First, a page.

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So What Happens Next in Iran?

53 15 3
10.01.2017

It's as if for these past four decades, "Hashemi" – as he is popularly know in Iran (adversaries call him "The Shark") – was always there.

Few would be as well equipped to draw a succinct portrait of the politically chameleonic qualities of Hashemi The Shark as Prof. Syed Mohammad Marandi, dean of the Faculty of World Studies at Tehran University.

Marandi notes, "He was an extraordinary smart person, who was also a political genius. His alliances easily shifted, since he saw himself as a centrist. In the late 1980s and 1990s the leftists (later reformists) hated him and claimed that he was pro-American and a liberal capitalist who crushed the poor. At that time he was close to the conservatives (later principalists), but the leftists (later reformists) couldn't hurt him especially in the 1980s when he was very popular."

Confused? Well, that's Iran's complex/convoluted politics in a nutshell; nothing can be understood if one does not apprehend the nuances between principalists (those faithful to the radical precepts of the revolution) and reformists (some now within the current Rouhani administration, some silenced for good).

Exceptionalists don't do dialogue

Even after his own presidency, Rafsanjani remained in the spotlight. He vigorously supported suave reformist cleric Mohammad Khatami in the 1997 presidential elections. Khatami won hands down and proposed a "dialogue of civilizations" to include the US but that was predictably spurned, ruthlessly, and foolishly, by Washington.

Here's Marandi on the late 1990s: "When Khatami came to power (and suddenly jumped from a form of Islamic Revolutionary Socialism to Liberal Capitalism) Rafsanjani's people led a smear campaign claiming that Khatami was the root of all evil. As a result Rafsanjani was crushed in the sixth parliamentary elections along with his conservative (later principalist) allies."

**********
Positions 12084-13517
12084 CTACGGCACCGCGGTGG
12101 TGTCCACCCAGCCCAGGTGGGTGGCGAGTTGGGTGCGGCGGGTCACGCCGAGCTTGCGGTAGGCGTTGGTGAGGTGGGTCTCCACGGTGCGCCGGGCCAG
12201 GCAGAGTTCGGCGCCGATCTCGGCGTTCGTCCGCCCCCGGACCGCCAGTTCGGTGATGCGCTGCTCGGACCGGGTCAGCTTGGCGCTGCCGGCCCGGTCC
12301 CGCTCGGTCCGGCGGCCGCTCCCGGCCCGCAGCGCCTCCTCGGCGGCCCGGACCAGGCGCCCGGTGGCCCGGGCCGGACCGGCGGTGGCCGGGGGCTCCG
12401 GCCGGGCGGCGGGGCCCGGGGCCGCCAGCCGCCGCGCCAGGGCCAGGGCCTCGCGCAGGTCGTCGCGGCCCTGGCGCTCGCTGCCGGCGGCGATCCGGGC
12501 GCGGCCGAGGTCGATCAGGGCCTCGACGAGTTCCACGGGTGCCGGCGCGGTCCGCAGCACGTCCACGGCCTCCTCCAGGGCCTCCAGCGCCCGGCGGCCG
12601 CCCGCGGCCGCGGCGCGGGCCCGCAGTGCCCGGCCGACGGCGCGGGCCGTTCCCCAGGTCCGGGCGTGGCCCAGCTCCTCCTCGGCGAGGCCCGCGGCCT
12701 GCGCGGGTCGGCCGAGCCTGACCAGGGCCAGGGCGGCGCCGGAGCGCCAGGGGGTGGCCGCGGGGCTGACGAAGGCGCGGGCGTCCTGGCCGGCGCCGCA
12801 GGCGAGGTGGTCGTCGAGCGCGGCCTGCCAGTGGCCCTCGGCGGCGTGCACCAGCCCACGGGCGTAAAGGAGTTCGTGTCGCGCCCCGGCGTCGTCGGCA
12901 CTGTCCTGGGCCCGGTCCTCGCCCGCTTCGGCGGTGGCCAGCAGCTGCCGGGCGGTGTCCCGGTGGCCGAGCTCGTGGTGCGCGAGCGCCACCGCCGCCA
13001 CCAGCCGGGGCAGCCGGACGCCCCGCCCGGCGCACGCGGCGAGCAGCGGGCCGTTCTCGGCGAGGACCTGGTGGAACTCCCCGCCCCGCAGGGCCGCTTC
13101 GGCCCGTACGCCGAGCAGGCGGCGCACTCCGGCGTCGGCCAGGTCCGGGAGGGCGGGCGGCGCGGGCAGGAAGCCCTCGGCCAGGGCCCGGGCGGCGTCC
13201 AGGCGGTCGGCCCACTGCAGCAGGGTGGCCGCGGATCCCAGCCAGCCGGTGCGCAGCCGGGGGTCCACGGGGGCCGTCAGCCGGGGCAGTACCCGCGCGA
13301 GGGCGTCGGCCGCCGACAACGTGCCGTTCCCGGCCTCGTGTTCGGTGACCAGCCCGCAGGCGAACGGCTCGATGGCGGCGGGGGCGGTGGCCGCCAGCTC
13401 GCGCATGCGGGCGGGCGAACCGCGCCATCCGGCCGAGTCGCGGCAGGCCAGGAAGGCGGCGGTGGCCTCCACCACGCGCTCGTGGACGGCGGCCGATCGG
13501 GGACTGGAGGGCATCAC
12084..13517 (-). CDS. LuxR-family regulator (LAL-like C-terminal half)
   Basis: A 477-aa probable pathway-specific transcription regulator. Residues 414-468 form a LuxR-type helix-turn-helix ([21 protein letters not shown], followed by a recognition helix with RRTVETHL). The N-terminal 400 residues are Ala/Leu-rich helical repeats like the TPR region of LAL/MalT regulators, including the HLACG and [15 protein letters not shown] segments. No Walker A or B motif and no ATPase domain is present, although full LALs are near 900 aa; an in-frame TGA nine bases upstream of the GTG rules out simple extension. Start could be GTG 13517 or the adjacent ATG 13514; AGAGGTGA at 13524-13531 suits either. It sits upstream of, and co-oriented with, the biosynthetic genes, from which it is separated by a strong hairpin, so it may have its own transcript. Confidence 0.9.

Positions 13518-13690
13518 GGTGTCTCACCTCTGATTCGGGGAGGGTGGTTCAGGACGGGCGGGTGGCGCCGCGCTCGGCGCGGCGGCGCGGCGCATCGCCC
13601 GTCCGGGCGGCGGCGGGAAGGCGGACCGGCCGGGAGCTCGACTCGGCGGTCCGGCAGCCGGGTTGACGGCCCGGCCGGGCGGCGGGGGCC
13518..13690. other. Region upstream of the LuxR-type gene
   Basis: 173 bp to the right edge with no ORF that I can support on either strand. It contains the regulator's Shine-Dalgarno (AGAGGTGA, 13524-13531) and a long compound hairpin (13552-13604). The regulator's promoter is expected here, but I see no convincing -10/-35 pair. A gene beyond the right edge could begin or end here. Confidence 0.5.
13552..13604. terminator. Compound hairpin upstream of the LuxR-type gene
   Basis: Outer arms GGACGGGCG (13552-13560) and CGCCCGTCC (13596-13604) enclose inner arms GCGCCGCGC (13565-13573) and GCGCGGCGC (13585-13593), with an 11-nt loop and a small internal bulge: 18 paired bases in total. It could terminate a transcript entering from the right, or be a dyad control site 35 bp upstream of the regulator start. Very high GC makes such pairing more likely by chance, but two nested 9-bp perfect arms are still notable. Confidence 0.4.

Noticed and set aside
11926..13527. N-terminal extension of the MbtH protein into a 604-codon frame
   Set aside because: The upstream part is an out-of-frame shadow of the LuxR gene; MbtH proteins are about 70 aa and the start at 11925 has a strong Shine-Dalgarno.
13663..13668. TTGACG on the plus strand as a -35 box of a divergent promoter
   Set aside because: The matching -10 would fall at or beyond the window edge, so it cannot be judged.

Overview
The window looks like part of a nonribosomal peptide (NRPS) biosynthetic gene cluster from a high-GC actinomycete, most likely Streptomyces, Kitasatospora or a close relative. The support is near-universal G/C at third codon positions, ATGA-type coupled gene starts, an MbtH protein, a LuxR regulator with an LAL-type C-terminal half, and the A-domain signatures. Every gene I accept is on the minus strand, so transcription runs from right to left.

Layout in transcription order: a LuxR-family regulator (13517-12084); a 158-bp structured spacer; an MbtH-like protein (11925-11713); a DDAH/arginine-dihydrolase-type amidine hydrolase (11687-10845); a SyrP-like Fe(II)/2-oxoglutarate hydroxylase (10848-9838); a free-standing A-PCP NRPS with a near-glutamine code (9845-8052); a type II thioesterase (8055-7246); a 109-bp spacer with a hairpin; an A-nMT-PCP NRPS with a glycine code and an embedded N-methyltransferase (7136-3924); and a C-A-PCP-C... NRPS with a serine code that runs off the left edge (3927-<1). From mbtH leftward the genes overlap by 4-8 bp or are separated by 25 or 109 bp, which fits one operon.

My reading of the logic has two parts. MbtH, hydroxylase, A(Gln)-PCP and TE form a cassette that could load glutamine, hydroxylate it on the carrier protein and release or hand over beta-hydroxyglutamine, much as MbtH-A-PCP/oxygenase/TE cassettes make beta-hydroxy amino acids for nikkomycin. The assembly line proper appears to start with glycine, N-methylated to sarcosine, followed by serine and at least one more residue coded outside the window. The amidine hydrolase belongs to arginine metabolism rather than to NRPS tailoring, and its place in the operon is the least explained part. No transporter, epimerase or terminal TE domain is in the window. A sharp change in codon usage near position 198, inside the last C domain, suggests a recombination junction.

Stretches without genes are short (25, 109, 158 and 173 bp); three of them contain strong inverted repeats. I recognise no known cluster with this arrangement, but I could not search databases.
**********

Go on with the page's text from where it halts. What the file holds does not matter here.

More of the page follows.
Then came the Ahmadinejad earthquake – in 2005. Rafsanjani, once again running, led the first round; but lost the second round to the hardcore populism of Ahmadinejad. The world remembers, with trepidation, that during the second part of the 2000s Washington, under Bush 2, was always a click away from "nuking Iran".

Marandi explains how Ahmadinejad won" "When Ahmadinejad came along calling for social justice, the former left and Rafsanjani and his people were all crushed, while the principalists largely supported him. Ahmadinejad again crushed Mousavi (Rafsanjani's man) in the next elections, but principalists gradually moved away from him (because of his provocative and divisive language, impulsive decisions). And when the sanctions hit, he was politically isolated."

Still Hashemi The Shark was far from politically dead" "Principalists were divided, so Rafsanjani brilliantly created a coalition of his people, reformists, and a faction within the principalists and brought Rouhani to power."

So in a nutshell, since the late 2000s Rafsanjani had been the de facto top articulator in and around the reformists, as well as other factions marginalized in the political area. He was the certified bête noire of the principalists. And that could not but pit him, occasionally, against Supreme Leader Ayatollah........

© Sputnik International